Around one-fifth of respondents intend to carry out an equal pay review in 2007.

Last March saw the publication of the final report of the Women and Work Commission, which came up with 40 recommendations to help tackle gender inequalities in the workplace, including better careers advice, part-time work and funding for the training and development of equality representatives. However, it did not call for compulsory equal pay reviews (EPRs). Instead, it believed that EPRs would be more effective if employers understood the business reasons for not having biased reward systems, as well as examples of good practice.

Table 29 shows that EPRs were most likely to have been carried out by public sector employers last year, unsurprising given the requirement on government departments to have carried them out. However, in 2007 private sector organisations are just as likely to be carrying one out to ensure that the way they reward employee behaviour, values and performance is fair and equitable. If we are to see more employers carrying out effective EPRs, then there has to be sufficient resources devoted to publicising the business drivers for such an approach, as well as good practice examples.

Table 29: Proportion of employers who have completed, or are completing, an EPR, by sector
Table 29: Proportion of employers who have completed, or are completing, an EPR, by sector and size
Percentage who have completed a review
2006
2007
All
19
20
By sector
Manufacturing and production
16
21
Voluntary sector
17
15
By size
50–249
11
21
1,000–4,999
23
26
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Table 30: Other aspects of fair pay covered by the equal pay review in 2007
Table 30: Other aspects of fair pay covered by the equal pay review in 2007
Percentage of respondents
Age
97
Race
69
Disability
64

Of those employers who plan to carry out an EPR this year, Table 30 shows that most report that they will also use this opportunity to review their reward practices to ensure that they don’t discriminate on the basis of age – a reflection of the anti-age discrimination legislation implemented in October 2006.

Reward management

Conclusions and implications

The CIPD’s Reward Adviser gives his personal views on some of the implications from this research for reward and HR professionals.

This year’s reward survey shows that reward and HR practitioners and consultants are busy trying to balance a number of competing pressures. On the one hand we have global competition pushing employers to look at how they can cut their costs, while increasingly diverse and demanding consumers are seeking higher quality goods and services. Public and voluntary sector employers are under pressure to justify their expenditure, as taxpayers and donors demand value for money.

Although there are forces pushing costs down, there are also a number of upward cost pressures. According to the latest CIPD Recruitment, Retention and Turnover survey, most employers report that they have difficulties in recruiting talent, while respondents to the reward survey cite that pension scheme deficits and rising medical insurance cover are pushing up their benefit bills. Respondents also report that employees are becoming just as discerning as their customers in what they want from their employer.

Will the rate of wage rises increase or decrease in 2007? The UK economy is predicted to expand in 2007, but it’s uncertain how this will impact on pay. Increased demand for labour may feed into higher wages, but then the expansion in the domestic labour market, fuelled in part by recent EU migration, may keep a lid on salary inflation. The rises in energy, fuel and house costs could trigger compensatory salary hikes, but the increased labour supply may, again, keep a lid on pay.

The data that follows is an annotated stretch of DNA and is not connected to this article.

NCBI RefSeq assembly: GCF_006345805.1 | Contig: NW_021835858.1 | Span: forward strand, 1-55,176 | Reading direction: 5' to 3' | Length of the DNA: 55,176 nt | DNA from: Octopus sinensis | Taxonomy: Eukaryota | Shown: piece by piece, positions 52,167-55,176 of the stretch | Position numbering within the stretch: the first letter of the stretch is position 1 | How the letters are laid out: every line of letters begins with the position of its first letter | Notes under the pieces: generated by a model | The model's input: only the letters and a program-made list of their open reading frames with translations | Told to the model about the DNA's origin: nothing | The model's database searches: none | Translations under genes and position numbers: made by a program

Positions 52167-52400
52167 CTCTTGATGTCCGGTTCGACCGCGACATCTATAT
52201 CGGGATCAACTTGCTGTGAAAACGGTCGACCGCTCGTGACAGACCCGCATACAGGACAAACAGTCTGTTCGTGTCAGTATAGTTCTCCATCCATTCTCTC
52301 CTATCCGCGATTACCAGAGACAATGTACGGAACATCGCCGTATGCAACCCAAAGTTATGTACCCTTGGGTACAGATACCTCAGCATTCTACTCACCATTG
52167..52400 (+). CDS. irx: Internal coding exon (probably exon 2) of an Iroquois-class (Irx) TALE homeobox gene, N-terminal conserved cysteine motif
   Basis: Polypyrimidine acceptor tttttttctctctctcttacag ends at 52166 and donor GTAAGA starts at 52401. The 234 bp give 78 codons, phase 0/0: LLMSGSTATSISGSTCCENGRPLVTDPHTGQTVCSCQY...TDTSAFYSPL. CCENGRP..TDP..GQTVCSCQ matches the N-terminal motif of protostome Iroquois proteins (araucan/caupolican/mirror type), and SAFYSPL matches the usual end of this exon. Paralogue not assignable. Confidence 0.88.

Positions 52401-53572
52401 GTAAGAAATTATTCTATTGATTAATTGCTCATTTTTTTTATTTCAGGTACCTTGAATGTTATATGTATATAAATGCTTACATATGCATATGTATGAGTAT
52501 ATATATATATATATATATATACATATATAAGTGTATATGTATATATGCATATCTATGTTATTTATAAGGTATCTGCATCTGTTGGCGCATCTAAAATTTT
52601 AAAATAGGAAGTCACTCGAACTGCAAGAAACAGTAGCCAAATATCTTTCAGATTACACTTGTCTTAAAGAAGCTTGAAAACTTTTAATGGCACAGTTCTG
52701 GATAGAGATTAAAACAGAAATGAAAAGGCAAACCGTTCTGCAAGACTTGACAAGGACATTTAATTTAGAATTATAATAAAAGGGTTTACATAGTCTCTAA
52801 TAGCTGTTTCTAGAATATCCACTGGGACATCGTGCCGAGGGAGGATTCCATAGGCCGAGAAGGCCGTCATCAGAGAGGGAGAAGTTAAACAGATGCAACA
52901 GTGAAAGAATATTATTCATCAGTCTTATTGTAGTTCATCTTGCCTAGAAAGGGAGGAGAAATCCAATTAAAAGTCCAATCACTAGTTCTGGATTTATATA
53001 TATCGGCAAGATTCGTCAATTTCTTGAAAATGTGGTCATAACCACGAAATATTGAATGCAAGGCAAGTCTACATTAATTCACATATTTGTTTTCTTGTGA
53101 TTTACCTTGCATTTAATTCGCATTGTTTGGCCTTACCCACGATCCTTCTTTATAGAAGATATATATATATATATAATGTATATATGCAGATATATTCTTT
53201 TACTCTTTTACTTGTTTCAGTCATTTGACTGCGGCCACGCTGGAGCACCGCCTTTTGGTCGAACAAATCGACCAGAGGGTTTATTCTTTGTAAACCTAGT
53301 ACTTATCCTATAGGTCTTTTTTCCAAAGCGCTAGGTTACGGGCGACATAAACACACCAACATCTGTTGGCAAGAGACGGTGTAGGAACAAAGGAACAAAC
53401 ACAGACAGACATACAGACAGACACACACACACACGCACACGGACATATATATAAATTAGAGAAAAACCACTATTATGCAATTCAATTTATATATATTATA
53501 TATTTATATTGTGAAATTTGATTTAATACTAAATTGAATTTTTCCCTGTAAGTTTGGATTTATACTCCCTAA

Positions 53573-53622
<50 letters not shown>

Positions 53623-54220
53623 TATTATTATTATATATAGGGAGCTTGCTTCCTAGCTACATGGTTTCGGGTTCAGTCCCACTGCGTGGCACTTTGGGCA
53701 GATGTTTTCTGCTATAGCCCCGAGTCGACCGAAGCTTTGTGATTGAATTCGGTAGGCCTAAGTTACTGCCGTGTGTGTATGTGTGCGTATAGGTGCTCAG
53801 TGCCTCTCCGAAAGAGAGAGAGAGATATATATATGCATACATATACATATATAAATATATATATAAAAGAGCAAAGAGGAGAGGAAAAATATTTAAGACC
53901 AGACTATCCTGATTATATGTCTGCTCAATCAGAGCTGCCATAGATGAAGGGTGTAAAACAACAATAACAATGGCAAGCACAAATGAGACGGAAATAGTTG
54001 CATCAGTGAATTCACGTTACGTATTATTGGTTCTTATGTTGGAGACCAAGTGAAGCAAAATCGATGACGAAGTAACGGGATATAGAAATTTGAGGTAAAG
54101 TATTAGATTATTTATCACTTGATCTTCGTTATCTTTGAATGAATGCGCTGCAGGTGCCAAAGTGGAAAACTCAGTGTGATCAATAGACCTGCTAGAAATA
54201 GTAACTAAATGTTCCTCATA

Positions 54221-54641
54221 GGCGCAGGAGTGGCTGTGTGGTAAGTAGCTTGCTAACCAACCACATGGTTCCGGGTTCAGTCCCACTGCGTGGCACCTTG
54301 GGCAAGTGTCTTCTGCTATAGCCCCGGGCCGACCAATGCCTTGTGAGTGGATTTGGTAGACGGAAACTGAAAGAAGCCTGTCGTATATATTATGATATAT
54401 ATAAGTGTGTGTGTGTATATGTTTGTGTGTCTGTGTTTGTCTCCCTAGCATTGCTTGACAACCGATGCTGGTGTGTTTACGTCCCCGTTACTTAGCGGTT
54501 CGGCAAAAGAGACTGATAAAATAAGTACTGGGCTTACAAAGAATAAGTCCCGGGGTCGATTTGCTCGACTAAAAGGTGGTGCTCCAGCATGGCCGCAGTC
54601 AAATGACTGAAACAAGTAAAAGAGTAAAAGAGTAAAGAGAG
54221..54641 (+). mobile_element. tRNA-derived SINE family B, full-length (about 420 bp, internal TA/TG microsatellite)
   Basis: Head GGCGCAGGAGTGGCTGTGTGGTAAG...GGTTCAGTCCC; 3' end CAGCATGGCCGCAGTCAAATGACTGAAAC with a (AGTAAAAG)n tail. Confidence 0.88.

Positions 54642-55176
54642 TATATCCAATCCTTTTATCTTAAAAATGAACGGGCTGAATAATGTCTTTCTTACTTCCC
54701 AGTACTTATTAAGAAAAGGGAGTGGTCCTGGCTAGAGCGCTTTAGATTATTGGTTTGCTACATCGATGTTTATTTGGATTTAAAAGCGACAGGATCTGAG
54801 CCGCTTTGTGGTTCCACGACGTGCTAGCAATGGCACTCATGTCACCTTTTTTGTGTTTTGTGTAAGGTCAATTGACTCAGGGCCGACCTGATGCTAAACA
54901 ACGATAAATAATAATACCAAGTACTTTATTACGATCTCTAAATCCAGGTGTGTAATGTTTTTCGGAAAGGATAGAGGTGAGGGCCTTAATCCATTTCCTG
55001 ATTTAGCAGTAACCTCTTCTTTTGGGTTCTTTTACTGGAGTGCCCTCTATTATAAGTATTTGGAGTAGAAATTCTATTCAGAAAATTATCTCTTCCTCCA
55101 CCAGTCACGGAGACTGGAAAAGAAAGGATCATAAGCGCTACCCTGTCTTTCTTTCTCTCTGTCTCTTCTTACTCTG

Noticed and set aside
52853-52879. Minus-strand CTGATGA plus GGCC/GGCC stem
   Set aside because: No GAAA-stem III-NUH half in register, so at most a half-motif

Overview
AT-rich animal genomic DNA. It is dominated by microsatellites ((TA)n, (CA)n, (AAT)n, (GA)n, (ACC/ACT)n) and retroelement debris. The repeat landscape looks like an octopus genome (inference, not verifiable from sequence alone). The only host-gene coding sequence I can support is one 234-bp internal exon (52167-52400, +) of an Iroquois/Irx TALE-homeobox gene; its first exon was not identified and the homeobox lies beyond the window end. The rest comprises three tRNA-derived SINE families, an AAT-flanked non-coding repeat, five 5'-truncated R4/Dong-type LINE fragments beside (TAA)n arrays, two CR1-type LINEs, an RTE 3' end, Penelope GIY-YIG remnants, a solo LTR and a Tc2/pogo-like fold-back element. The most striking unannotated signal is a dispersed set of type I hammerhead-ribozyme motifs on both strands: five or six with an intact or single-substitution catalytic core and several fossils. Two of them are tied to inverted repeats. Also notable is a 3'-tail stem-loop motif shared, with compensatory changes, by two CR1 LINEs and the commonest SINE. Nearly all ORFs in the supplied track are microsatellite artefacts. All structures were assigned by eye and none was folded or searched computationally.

In practice, the search for talent is likely to be crucial, with talented employees still able to command high

pay rises while the less talented feel more of a squeeze.

So how are HR and organisations responding to these cost pressures? Based on this research, and on the many conversations that I’ve had with senior reward practitioners and consultants, employers are responding by becoming more: strategic; holistic; performance-focused and cost-conscious. Below I examine each of these before discussing some of the implications of these trends for practice.

Strategic Employers are increasingly asking themselves whether their current reward practices have validity in the present and future business context. They are examining what they are rewarding and whether it adds value to the organisation. Having an articulated reward strategy helps in working out what the organisation needs to do to be a success, what values, behaviours and performances they need from their employees to be a success, and how they will communicate these expectations and reward those individuals who exhibit the values, behaviours and performances required.

But it is more than a top–down process; it is also bottom–up. It involves organisations examining what rewards will be valued by their existing and potential staff, what will attract an individual to the organisation, what will keep them there and what will engage them. The CIPD’s latest research on employee engagement finds that the main drivers are ‘having opportunities to feed views upwards’, ‘feeling well-informed about what is happening in the

Reward management

organisation’ and ‘thinking that your manager is committed to your organisation’. Engaged employees are more engrossed and focused in their work and more willing to go the extra mile. They are less likely to leave the organisation and take sick leave and are more likely to recommend their employer as a great place to work. To be effective, reward practitioners need to be able to straddle the top–down as well as the bottom–up parts of strategy.

Performance-based Our research shows that most private sector employers have now linked an element of pay to performance. However, there are a wide range of practices, including: